The football federation in Chile has announced it is to cancel the rest of the season due to security concerns following weeks of anti-government protests.
All matches were suspended when the violence began six weeks ago.
The six remaining fixtures have all been cancelled and no teams will be relegated or promoted.
Universidad Católica, who were leading the championship by 13 points, have been declared the champions.
Their opponents have agreed to abandon the rest of the season and give Universidad Católica a 14th league title.
The World Rally Championship motor race Rally Chile has also been cancelled due to the unrest.
It was scheduled to take place in April, the month in which the government has agreed to hold a referendum on a change to the country's constitution.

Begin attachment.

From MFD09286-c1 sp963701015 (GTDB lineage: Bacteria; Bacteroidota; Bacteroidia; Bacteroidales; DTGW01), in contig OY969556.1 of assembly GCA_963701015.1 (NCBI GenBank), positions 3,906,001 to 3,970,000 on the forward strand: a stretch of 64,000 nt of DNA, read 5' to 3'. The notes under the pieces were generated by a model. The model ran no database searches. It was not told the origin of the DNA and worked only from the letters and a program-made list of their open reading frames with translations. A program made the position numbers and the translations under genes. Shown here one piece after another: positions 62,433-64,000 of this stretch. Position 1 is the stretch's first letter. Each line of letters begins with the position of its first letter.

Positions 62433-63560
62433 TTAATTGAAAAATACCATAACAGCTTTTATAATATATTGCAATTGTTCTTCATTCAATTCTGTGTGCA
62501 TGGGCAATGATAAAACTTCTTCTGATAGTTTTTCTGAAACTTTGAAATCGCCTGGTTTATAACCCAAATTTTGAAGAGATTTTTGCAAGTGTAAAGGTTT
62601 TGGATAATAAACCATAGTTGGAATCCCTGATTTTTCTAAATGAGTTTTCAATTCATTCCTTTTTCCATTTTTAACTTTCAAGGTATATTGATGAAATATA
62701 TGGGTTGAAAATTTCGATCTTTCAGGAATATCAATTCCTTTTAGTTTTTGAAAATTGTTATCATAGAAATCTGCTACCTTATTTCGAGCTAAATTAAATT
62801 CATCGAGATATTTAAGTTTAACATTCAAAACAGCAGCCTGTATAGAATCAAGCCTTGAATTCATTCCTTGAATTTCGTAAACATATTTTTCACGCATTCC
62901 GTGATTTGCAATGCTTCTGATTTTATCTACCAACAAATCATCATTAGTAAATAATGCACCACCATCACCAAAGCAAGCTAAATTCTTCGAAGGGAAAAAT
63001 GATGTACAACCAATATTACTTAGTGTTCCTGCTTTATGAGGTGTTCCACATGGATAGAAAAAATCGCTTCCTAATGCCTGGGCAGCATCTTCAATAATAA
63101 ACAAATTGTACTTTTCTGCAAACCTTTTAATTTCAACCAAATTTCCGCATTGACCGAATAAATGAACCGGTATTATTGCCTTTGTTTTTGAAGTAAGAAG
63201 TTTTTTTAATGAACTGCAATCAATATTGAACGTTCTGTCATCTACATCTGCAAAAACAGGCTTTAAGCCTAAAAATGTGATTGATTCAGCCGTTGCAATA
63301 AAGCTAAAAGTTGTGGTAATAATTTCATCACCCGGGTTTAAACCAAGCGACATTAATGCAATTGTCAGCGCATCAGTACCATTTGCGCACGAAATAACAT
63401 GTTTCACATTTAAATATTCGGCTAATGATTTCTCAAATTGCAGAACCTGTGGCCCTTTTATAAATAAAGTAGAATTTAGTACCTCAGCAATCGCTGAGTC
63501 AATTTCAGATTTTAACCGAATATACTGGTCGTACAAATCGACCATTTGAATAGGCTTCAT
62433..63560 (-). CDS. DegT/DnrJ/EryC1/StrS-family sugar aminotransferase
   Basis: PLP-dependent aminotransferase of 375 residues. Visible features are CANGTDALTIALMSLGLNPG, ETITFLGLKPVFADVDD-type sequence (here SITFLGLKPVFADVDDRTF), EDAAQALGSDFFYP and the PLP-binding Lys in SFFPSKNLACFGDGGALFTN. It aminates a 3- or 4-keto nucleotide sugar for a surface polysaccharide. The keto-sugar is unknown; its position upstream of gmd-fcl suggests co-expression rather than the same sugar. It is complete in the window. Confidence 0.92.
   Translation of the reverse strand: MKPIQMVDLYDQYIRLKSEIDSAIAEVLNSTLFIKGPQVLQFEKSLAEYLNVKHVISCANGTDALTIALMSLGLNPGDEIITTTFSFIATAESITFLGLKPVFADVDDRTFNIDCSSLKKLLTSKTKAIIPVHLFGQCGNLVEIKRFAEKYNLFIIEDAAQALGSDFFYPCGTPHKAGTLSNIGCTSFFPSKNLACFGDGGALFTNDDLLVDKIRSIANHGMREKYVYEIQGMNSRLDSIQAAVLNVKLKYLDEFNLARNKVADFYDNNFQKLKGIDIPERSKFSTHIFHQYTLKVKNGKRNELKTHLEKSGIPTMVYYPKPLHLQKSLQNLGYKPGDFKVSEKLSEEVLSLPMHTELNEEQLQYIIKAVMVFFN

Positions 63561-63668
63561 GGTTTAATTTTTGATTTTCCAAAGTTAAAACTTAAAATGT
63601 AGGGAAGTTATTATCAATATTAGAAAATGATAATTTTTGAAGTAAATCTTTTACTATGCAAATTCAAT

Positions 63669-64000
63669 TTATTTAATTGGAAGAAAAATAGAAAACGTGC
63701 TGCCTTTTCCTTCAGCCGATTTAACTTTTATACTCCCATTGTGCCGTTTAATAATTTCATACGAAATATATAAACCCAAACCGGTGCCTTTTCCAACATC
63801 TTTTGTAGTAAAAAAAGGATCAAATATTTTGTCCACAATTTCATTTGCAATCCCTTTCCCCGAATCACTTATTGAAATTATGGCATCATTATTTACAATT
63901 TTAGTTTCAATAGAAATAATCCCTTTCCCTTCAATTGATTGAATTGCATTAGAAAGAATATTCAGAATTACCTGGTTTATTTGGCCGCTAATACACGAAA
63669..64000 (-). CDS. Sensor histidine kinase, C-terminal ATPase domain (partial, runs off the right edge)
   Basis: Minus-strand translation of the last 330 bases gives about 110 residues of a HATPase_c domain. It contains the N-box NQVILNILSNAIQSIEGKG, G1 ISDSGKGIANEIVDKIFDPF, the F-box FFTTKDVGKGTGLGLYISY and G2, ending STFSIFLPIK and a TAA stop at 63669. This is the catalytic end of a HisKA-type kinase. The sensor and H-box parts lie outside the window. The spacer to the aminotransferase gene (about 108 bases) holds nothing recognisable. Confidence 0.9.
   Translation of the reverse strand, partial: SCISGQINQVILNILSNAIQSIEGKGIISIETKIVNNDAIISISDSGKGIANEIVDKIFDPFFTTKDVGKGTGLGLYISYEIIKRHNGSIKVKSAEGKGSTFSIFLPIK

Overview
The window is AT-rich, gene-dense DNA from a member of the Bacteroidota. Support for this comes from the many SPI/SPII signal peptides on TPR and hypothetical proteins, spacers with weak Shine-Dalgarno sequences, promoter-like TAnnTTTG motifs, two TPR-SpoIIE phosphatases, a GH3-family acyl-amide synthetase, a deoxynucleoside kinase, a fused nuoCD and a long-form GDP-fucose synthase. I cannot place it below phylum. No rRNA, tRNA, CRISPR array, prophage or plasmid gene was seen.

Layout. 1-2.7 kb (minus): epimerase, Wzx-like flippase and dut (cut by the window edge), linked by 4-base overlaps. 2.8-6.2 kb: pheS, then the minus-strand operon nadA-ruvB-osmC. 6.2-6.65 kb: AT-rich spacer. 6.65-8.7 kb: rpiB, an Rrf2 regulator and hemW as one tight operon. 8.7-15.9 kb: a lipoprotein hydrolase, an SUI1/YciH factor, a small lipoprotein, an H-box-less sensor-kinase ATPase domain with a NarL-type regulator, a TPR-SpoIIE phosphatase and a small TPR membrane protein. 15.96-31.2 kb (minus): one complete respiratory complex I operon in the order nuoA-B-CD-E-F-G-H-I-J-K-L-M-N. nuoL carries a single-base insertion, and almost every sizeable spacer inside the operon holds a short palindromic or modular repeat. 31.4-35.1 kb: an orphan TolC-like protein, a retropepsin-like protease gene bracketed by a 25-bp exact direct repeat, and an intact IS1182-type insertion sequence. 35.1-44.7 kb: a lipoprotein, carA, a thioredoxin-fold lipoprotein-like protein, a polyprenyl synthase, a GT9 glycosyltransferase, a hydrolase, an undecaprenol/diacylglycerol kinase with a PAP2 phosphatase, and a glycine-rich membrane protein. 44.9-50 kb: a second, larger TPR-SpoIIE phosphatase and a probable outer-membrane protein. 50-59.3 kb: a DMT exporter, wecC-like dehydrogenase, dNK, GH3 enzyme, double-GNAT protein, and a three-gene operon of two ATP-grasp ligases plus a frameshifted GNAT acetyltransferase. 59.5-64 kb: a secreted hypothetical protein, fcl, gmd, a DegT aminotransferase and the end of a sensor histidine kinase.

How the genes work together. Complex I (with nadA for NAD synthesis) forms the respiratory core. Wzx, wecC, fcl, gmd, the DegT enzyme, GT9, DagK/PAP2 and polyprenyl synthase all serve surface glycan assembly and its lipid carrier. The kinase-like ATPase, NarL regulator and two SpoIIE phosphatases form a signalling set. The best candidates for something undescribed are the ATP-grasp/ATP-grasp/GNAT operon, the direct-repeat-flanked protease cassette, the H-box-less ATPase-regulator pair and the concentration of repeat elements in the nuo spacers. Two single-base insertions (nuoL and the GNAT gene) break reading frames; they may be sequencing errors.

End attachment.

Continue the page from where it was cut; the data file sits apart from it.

What are the protests about?
The protests were triggered by an announcement that public transport fares would rise in the capital, Santiago.
Demonstrations quickly spread across the country and grew into a general revolt against inequality, the high price of health care and poor funding for education.
Harsh repression by the security forces further stoked the anger of those protesting as did the response by President Sebastián Piñera, who declared a state of emergency and said the country was "at war".
At least 26 people have been killed and hundreds injured in the unrest.
Two weeks ago, President Piñera agreed to a referendum asking Chileans whether they want to introduce changes to the constitution.
The current constitution came into force in 1980 when the country was still under military rule.